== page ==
As Professor Jim Cummins said, (This Place Nurtures My Spirit - Creating Contexts of Empowerment in, to reject a child's language is to reject the child' and to respect a child's culture and language is to respect 'who they are and where they come from'. Culture and language are an important part of one's identity, respecting them are the key to a child's confidence and success. Language is how emotions are expressed, there are words and expressions in all languages that loose their emotiveness and true meaning. It is important that all languages and cultures are valued and given equal status.

How to value a child's language at school:

  1. Find out greetings in home language to make child feel at ease.
  2. Have the classroom rules translated if possible in all the student's languages.
  3. Have a welcome poster on the door with different languages (Mantra publishes a good one at can be obtained from Amazon).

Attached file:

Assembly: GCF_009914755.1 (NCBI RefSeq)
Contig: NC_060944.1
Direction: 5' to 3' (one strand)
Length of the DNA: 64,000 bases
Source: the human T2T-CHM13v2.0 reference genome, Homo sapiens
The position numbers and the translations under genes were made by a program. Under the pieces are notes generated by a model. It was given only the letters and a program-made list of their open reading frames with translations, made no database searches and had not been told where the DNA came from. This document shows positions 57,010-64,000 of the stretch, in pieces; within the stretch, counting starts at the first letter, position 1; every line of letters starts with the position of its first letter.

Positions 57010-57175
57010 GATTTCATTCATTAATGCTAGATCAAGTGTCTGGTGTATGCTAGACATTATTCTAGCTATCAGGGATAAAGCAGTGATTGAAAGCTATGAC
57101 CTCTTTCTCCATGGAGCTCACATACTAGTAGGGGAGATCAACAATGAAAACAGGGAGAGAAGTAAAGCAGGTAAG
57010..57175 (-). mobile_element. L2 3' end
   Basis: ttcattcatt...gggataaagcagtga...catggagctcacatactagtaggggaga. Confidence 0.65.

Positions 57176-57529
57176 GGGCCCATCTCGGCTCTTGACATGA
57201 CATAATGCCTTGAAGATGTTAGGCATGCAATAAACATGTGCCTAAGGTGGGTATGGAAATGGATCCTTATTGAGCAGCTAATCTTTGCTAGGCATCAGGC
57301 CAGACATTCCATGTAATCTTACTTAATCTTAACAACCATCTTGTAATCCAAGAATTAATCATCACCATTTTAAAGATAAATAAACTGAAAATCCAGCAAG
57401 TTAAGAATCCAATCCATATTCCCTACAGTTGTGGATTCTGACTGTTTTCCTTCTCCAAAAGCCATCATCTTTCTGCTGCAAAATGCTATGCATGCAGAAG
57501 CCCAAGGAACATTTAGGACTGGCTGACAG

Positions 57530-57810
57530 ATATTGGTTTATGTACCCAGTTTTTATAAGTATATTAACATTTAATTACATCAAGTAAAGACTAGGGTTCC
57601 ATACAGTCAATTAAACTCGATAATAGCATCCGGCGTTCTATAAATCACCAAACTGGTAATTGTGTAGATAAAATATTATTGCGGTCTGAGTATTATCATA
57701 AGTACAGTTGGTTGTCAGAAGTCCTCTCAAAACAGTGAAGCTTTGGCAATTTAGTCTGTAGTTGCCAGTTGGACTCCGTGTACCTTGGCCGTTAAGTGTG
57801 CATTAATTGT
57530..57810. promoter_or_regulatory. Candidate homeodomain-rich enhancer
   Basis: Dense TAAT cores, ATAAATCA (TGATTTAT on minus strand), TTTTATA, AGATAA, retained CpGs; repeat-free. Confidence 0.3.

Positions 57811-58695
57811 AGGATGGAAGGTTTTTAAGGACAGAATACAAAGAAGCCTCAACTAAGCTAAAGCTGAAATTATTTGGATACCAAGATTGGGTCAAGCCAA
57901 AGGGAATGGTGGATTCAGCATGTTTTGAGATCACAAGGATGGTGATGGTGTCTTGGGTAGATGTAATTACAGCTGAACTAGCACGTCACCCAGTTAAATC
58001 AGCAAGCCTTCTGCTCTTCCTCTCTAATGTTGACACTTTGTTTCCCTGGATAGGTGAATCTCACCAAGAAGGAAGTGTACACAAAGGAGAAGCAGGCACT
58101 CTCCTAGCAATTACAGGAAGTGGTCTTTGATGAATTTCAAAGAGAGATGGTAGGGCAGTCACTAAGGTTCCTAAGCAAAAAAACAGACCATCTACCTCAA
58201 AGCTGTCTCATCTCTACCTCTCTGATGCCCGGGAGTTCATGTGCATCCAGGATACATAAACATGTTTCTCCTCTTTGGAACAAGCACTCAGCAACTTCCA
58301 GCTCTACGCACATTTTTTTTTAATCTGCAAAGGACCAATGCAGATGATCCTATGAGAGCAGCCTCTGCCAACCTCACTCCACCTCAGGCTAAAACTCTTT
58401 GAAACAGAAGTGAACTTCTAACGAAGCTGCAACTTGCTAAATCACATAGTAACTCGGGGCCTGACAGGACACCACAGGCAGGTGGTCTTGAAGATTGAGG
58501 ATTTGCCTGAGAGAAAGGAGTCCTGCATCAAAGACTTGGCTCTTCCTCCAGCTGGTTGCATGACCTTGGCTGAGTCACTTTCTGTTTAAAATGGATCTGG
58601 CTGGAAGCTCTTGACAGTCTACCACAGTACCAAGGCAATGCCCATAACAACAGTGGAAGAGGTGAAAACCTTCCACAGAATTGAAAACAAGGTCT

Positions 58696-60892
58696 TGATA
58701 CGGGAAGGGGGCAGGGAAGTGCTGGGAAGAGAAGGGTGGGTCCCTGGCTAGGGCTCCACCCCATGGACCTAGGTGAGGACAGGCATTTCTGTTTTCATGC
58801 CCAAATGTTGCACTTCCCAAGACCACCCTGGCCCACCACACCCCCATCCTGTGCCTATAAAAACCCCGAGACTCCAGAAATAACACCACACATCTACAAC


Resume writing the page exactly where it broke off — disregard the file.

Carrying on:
4. Have the students answer the register in their home language.
  5. Ask the students to share their favourite stories in their home language.
  6. New beginner EAL students can write in their home language.
  7. Have a dictionary for each language in the classroom.
  8. Order library books of each of the languages spoken in the school ( has a good selection).
  9. Have an artefact sharing task, students would bring in an item representing their culture. This could be used for descriptive, narrative writing or poetry connected to the object and is a great way of sharing their culture.